Last week, we cancelled Disney+. Our annual subscription was due to renew, and at over £100 for the year, we could no longer justify it.
We’ve had a subscription ever since Disney+ launched in the UK, in the early days of lockdown in 2020. In fact, before then we had a subscription to DisneyLife, which was Disney’s UK-only streaming service for video and music, and used to cost £5 per month. Over time, Disney+ has got better, especially now that content from 20th Century Fox is on there.
But we just don’t watch enough of it. When we signed up to Disney+, there was only one price tier at £7.99 per month or £79 per year. Whilst that was more expensive than DisneyLife, there was more content available so it was worth it. Now there are three price tiers, and the most expensive is £10.99 per month, or £109 per year. That’s more than double what we were paying just five years ago. Whilst there is once again a £5 per month tier, it’s with adverts, and we don’t want those.
Like many kids, our eight-year-old seems to just want to watch YouTube Kids now. It’s something we’ve tried to resist for years, but apparently watching home-made videos and Minecraft walk-throughs is far more interesting than the professionally-produced content that we were paying for. We’ll keep paying for Netflix, as you can download content onto an iPad to watch offline. We tend to clip our eight-year-old’s iPad into a stand fixed to the back of the front passenger seat for long car journeys.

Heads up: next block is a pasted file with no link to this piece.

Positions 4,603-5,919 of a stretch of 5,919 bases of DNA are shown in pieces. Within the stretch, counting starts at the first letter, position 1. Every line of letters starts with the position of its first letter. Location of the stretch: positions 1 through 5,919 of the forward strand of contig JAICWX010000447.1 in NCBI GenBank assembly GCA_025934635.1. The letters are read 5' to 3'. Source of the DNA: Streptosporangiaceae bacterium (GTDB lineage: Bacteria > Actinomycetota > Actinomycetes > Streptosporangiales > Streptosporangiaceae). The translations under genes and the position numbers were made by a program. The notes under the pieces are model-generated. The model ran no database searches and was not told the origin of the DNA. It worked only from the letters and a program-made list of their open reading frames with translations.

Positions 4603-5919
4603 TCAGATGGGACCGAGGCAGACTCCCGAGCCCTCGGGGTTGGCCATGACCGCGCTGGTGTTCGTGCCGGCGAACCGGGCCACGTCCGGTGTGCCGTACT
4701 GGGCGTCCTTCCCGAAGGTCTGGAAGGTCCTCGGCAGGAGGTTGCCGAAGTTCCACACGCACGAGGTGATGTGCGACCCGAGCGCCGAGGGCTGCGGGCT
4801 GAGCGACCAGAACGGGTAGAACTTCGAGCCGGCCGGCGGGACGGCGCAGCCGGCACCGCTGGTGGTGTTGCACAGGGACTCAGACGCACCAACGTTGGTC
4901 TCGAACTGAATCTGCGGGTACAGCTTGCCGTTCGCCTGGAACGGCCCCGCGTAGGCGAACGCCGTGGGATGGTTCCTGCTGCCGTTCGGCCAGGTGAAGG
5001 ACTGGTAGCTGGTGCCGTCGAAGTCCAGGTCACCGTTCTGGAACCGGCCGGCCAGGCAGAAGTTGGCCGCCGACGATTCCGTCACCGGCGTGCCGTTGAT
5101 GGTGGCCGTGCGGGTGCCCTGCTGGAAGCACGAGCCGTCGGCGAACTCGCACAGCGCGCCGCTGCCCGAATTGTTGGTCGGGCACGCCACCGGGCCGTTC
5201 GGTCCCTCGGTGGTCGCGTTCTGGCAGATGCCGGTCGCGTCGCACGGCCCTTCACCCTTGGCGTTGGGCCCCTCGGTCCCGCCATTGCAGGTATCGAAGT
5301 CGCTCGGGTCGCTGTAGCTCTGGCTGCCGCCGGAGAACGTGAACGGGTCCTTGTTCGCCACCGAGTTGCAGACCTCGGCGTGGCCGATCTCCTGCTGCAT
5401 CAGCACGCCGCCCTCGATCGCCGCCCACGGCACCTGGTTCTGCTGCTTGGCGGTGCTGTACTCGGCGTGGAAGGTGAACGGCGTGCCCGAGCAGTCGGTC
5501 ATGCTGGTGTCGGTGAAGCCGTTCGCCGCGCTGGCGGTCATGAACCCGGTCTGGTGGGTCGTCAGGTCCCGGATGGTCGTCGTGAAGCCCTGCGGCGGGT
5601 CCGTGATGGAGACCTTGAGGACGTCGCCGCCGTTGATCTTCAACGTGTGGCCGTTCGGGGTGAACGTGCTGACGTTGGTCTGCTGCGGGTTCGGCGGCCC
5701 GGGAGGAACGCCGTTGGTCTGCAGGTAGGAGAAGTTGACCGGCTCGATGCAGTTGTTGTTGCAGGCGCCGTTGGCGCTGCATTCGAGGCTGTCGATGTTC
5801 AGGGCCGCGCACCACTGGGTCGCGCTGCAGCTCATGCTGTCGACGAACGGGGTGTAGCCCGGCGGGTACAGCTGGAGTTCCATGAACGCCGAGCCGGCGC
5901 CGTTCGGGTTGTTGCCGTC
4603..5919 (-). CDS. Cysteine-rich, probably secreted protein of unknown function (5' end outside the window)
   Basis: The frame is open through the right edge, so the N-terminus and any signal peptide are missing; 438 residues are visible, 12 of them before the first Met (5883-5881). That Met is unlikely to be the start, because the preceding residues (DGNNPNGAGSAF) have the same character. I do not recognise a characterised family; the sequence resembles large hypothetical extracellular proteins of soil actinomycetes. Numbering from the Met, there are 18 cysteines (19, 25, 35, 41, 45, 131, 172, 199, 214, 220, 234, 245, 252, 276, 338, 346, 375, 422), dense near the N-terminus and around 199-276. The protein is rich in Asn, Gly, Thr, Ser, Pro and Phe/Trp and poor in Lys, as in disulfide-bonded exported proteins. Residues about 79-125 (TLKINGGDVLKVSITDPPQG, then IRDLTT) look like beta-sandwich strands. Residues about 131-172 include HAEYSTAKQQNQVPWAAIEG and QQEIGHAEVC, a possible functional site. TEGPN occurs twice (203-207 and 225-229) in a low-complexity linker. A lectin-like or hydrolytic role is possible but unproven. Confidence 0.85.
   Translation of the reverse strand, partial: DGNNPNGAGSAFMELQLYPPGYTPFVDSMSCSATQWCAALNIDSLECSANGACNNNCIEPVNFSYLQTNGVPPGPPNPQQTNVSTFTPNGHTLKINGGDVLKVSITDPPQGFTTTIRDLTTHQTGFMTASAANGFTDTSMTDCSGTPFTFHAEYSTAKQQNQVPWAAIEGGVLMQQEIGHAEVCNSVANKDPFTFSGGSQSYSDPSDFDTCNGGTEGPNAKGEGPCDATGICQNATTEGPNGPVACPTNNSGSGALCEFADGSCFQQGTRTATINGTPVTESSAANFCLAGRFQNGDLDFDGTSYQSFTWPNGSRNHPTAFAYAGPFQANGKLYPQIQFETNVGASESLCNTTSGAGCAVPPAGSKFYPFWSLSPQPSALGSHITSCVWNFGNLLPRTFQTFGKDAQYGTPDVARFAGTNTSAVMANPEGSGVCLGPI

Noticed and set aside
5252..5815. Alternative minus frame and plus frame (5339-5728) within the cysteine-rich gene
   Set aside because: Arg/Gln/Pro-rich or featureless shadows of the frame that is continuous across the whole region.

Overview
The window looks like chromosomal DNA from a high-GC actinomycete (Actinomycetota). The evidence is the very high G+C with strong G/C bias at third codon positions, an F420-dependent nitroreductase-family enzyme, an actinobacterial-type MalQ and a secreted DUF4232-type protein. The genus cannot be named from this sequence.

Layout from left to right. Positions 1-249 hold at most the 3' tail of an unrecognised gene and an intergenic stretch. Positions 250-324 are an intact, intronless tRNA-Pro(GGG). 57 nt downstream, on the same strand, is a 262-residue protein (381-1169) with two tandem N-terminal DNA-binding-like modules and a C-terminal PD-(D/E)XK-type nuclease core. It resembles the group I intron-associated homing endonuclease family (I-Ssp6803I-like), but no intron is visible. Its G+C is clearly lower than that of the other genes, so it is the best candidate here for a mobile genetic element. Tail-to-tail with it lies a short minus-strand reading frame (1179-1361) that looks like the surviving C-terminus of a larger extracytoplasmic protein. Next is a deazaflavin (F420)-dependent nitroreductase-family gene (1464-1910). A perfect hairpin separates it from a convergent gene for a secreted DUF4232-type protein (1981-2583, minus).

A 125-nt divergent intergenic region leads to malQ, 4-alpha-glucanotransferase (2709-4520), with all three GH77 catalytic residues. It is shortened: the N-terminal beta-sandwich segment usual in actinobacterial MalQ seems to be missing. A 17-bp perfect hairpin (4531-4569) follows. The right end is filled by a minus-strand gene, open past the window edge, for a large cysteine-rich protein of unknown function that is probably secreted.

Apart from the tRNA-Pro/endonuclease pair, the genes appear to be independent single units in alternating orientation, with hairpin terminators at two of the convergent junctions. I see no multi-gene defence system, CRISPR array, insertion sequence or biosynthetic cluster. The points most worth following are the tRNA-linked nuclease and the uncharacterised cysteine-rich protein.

We’ve had Amazon Prime in the past, shared using Amazon Household with another family member, but we don’t have this now. Again, it’s getting more expensive, and we’d rather avoid the adverts. And whilst we’ve had free trials of Apple TV+ and Now TV, we’ve never paid for these beyond the trial period. We also don’t pay for a TV package, and just have Freeview and Freesat for live television.
I guess we’ll just re-subscribe to these from time-to-time when there’s something we actually want to watch.
I do find it odd comparing streaming video with streaming music. There’s a handful of music streaming services – Spotify, YouTube Music, Amazon Music, Deezer and so forth – and for the most part, they all have the same music. Yet with streaming video services, most shows are on one or two at best, and many or exclusive to one service.